Health Groups to Congress: Burning Biomass is Bad for Health

The environmental impacts of burning biomass for electricity are well documented. When power plants use biomass as fuel—in particular biomass that comes from forests—they can increase carbon emissions compared to coal and other fossil fuels for decades. The biomass industry also imperils some of our most precious forests. But this week, it’s the medical and public health community that’s speaking out about the ills of biopower. In a powerful new letter signed by the Allergy & Asthma Network, American Academy of Pediatrics, American Lung Association, American Public Health Association, Asthma and Allergy Foundation of America, National Association of County & City Health Officials, National Environmental Health Association, and Physicians for Social Responsibility, the health community’s message is clear:

“Biomass is far from “clean” – burning biomass creates air pollution that causes a sweeping array of health harms, from asthma attacks to cancer to heart attacks, resulting in emergency room visits, hospitalizations, and premature deaths.”

The groups urge members of Congress to protect human health by rejecting policies that drive more biomass-burning and supporting the development of truly clean energy, such as solar and wind, instead.

From emissions of particulate matter (aka soot), nitrogen oxide, which contributes to ground-level ozone pollution, various carcinogens, and carbon monoxide, it’s clear that the air pollution created when power plants burn biomass is toxic and dangerous. The letter details a litany of public health impacts from this pollution, including asthma attacks, headaches, nausea, dizziness, links to reproductive and central nervous system harm, and in some cases premature death. As the letter details, the most vulnerable members of our communities, including infants and children, older adults, individuals with respiratory or cardiovascular disease or diabetes, and individuals with lower incomes, are most at risk.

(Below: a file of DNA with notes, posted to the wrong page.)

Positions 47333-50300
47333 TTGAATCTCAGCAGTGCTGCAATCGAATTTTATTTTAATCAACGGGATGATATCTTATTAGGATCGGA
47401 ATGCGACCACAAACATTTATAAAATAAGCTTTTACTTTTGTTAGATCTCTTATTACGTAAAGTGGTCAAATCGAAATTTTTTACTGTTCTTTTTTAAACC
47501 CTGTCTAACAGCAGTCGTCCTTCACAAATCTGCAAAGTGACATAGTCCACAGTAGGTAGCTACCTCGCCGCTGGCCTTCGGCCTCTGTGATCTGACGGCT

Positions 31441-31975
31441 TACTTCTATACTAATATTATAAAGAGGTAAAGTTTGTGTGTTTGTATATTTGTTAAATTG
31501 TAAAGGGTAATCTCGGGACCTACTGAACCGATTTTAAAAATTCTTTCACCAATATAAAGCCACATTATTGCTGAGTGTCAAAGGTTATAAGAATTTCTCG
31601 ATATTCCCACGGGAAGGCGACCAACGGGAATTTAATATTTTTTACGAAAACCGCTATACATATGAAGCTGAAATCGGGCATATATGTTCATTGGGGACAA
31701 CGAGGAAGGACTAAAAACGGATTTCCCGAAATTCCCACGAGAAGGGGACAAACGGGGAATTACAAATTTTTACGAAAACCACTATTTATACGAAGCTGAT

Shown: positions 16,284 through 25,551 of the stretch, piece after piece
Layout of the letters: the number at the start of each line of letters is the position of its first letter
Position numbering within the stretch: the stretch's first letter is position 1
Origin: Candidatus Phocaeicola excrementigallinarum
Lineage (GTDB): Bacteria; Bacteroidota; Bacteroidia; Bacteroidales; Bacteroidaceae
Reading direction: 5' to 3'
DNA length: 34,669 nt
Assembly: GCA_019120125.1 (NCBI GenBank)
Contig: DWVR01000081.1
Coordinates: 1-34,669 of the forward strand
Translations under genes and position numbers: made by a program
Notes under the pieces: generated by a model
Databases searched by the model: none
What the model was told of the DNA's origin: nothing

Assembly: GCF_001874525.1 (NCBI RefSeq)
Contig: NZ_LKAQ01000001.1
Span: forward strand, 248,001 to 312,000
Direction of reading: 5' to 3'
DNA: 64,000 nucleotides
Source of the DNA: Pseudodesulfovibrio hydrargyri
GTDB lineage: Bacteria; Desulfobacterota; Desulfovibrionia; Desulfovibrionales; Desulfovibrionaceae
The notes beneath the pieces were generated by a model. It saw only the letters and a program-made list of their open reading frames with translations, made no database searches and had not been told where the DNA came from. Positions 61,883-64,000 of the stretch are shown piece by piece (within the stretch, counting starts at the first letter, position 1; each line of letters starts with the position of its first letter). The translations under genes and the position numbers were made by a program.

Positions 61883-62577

And because burning forest biomass actually contributes to climate change at time when we need to be rapidly cutting our carbon emissions, the letter also rightly highlights the known human health threats of a warming planet, such as heat-related illnesses and deaths, vector-borne diseases, food insecurity, food- and water-borne diseases, and worsened allergy seasons, as well as greater droughts and more frequent and severe extreme weather events, both of which exacerbate health concerns.

This letter could not have come at a more important time. A broad Energy bill coming before Congress this fall includes a harmful provision mandating that federal policy treat all forest bioenergy as “carbon neutral”, regardless of its actual emissions. This would not only legislate fundamentally flawed science in order to tip the scales in favor of an environmentally-destructive form of energy, but it’s clear that it would also put more Americans’ health at risk. The provision should be stripped from the Energy bill and members of Congress should heed the health community’s call and oppose policies that would encourage or expand the use of biomass for electricity production.

About the Authors

Sasha Stashwick

Senior Advocate, Climate & Clean Energy Program

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